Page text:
#913 new enhancement

Support running a storage node per drive easily

Reported by: davidsarah Owned by: nobody
Priority: major Milestone: undecided
Component: code-nodeadmin Version: 1.5.0
Keywords: usability Cc:
Launchpad Bug:

Description (last modified by warner)

Suggested by badon on IRC:

Tahoe needs a slick method to aggregate drives on a single machine. Call it Tahoe drive spanning, or something like that. Then I can use all my obsolete drives again. They're otherwise too small to be useful, but together with Tahoe's fault tolerance, it could make RAID storage look restrictive. RAID has to have all the same size drives, or it'll waste the capacity of all but the smallest drive.

Change History (17)

comment:1 Changed at 2010-01-18T03:17:49Z by qwasty

I see people all the time complaining about how their RAID system can't take new drives of random sizes. Tahoe could solve that problem. It'd be the killer app of distributed filesystems.

From what I gather, Tahoe is ready to do that NOW, with some minor technical work. If you could make it "just work", then cut the bloggers loose on it, because it's going to get some attention, much like Sun's ZFS has. I run http://www.livebusinesschat.com/ and I can see the potential from a business perspective. If a business could just keep adding disks without worrying about when they're going to fail, companies could save huge bucks. Most of them don't need blazing speed, they just need low cost reliable storage. Tahoe is perfect.

Actually, why not borrow Sun ZFS terminology and call it a "Tahoe storage pool"? Tahoe is a lake too, and I know how zooko loves wordplay.

It's basically some user friendliness that I'm asking for, since it appears all the core technology is already in place. You'd have an entirely new area that Tahoe would serve with that comparatively simple addition.

comment:2 Changed at 2010-01-18T04:27:48Z by zooko

  • Description modified (diff)

I think Tahoe-LAFS is already technically well suited for this. Maybe it needs more documentation or another layer of automation? Why don't you try it and post ot this ticket how it works for you.

comment:3 Changed at 2010-01-18T04:56:24Z by qwasty

Yes, that's why I mention it. Since Tahoe is already technically capable of this, I think it's the application that will put Tahoe on the map. I would do it myself, but I'm on windows, and these things are a pain on windows. A layer of automation is exactly what I need, as well as out-of-the-box functionality.

I've been following Tahoe development for quite some time now, but I've had difficulty making it work. It's partly laziness, since I have the ability to figure it out if I really want to, but since what I'd really like to do is tell the world that they can use Tahoe, I don't want to put too much more effort into getting it to work than "they" are likely to invest.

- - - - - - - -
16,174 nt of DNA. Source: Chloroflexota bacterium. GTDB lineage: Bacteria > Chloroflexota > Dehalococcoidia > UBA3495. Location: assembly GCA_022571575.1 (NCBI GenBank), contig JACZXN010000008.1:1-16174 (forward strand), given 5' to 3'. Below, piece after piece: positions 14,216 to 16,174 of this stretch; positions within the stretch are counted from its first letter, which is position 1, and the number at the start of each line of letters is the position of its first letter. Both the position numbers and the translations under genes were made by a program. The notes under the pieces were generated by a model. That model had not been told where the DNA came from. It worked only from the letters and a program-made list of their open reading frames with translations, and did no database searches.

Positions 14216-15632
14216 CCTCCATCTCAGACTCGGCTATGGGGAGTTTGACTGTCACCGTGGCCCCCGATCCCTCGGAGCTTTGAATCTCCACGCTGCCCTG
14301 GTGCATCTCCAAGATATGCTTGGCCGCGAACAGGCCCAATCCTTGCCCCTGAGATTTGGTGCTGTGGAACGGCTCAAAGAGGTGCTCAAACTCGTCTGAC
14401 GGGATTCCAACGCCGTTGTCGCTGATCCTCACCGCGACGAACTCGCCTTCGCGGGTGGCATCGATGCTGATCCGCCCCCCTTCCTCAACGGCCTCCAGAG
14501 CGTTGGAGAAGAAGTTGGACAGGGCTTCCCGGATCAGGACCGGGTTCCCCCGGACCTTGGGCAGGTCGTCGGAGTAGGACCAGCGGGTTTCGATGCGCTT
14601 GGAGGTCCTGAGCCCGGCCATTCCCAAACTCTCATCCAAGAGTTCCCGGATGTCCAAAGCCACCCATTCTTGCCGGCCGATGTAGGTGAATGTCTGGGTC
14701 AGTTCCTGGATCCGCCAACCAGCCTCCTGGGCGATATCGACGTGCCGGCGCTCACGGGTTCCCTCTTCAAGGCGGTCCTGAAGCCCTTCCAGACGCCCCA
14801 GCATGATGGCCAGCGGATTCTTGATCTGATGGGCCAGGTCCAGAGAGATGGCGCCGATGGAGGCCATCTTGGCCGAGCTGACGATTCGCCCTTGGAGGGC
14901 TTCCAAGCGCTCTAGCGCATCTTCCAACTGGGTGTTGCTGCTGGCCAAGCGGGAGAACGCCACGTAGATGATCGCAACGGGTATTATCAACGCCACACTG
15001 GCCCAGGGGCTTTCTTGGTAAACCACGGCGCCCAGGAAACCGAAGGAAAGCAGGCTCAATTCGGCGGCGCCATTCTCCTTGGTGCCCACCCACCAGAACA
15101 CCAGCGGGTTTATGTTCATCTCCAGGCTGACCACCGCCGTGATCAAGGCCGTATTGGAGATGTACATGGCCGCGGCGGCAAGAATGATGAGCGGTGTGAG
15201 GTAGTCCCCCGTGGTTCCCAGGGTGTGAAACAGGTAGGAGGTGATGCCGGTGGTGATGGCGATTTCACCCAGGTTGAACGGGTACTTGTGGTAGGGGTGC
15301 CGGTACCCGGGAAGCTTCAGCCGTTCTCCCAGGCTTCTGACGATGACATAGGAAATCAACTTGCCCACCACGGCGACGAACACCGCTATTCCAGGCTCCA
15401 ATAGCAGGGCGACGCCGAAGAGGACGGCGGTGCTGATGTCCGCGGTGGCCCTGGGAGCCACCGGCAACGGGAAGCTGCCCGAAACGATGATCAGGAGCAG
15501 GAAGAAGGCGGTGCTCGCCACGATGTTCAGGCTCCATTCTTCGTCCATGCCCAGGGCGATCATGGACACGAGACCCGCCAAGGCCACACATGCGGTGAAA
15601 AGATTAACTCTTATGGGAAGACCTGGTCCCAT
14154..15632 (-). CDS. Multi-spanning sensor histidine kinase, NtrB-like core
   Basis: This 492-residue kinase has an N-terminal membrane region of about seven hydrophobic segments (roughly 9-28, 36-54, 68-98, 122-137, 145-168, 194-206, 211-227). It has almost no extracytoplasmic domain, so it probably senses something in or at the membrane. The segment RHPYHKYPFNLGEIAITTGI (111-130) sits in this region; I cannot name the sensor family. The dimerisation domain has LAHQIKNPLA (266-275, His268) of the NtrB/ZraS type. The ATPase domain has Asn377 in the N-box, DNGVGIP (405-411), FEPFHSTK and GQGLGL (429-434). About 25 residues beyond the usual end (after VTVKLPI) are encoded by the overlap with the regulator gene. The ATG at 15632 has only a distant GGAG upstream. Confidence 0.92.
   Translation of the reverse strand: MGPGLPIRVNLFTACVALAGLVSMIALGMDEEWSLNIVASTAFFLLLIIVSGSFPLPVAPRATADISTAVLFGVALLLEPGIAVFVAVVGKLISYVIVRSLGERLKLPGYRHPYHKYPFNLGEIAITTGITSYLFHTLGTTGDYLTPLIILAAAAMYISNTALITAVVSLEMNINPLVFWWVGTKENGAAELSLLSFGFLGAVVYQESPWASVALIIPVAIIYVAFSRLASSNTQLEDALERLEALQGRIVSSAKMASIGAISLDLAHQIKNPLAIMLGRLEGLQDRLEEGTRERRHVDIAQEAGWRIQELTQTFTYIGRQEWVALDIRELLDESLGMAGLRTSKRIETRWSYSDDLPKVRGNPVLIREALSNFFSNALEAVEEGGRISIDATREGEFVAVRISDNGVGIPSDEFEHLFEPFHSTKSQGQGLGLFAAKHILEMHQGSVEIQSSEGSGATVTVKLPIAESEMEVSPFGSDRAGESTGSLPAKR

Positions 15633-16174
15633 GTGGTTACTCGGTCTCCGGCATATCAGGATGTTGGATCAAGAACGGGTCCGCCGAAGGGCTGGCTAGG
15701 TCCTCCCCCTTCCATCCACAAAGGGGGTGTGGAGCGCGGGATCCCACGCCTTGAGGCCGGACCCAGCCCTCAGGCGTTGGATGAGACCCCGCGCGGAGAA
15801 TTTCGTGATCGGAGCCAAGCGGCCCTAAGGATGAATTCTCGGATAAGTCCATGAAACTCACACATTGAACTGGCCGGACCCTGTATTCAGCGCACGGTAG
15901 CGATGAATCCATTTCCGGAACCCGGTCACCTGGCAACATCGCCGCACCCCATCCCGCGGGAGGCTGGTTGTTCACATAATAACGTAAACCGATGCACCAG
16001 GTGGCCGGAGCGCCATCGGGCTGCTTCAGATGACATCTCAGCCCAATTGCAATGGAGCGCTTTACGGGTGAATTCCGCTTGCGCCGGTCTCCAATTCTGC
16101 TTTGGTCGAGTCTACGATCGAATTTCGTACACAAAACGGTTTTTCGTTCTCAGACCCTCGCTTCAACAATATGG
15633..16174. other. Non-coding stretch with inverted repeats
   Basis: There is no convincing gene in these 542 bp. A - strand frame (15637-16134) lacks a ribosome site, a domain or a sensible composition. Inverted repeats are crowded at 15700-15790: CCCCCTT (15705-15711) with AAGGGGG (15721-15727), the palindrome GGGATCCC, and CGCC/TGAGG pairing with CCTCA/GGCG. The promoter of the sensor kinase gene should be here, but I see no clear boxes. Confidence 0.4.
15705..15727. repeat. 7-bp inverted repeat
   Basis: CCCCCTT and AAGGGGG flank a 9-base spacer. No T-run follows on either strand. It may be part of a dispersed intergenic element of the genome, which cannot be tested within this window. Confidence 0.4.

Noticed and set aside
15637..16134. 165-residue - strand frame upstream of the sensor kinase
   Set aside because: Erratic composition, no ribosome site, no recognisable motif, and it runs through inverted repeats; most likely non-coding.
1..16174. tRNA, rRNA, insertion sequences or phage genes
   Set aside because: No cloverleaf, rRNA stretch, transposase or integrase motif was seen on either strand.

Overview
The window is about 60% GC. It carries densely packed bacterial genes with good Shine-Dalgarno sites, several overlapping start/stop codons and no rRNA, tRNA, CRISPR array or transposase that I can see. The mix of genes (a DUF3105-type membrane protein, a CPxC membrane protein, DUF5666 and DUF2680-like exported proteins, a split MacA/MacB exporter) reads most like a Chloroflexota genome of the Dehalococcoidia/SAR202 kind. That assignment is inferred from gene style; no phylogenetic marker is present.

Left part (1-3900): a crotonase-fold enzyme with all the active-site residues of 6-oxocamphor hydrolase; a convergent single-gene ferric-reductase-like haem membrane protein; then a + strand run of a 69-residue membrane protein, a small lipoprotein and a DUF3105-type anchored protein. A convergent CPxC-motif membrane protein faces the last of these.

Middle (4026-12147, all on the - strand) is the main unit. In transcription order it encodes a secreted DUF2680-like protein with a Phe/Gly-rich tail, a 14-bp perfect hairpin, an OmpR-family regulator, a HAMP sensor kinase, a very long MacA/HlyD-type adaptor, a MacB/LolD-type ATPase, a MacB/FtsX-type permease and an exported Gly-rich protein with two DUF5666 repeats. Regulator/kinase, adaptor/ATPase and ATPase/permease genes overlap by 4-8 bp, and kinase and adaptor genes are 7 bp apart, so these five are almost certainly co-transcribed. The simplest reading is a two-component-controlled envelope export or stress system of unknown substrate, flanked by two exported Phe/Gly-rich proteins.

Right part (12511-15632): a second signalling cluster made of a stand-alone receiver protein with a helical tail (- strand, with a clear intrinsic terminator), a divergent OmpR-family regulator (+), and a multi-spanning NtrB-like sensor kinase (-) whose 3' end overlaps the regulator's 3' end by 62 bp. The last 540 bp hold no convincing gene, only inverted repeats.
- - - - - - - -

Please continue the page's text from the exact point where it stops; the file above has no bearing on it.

Then again, I'd put the effort in for personal reasons so I can have my own system running, but I simply haven't had the time...So, if this is going to become a reality - and the blockbuster application Tahoe needs to get noticed - it's going to have to be easier to use on windows.

I suspect that it may not require the effort I've put into it so far, if only the documentation were better, but I'm not sure about that, since I wasn't successful in the few days of effort I put into it. I used the allmydata.com client on windows, which differs in sparsely documented ways from the "main" *nix version.

This final bit of polish needed to pull this off would also make it possible to swap my drive space for remote drive space in either the volunteer pool, or the allmydata.com pool. I'm not sure how the economics of that will work out, but it's still worth mentioning as an example of emergent applications of this technology once it's more accessible to people who may want to do novel things with it, but who don't want to fuss over the details of Tahoe technology.

comment:5 Changed at 2010-01-18T22:37:59Z by warner

hm. Grids with heterogeneous-capacity storage nodes, whether comprised of a variety of sizes of local drives, or a variety of sizes of remote storage servers, will not be able to offer uniform high reliability for all files. Sure, we're more flexible than a simple RAID scheme (which will refuse to use the leftover space on the larger drives), but in our basic server-selection algorithm, we'll fill the small drives quickly and then eventually wind up putting all the shares on the largest disk, lowering reliability for those files down to the reliability of a single disk.

OTOH, it might still be useful to offer "reliable" storage up to the size of your smallest (or 2nd-largest) drive, and then unreliable non-redundant storage with the remaining space.

comment:6 Changed at 2010-01-18T23:29:43Z by imhavoc

I think this may be a possible design flaw. Not in the sense that Tahoe was originally designed for, but in the sense of how Tahoe is going to be used in the real world.

Production grids will fill up. New drives/servers will be added. The new drives in each generation will be larger than the previous generations. This may potentially cause the grid to have a cascading performance decrease. The other usage is for heterogeneous grids like those that have been discussed lately (including my own).

I have had some thoughts on this, but they are just thoughts.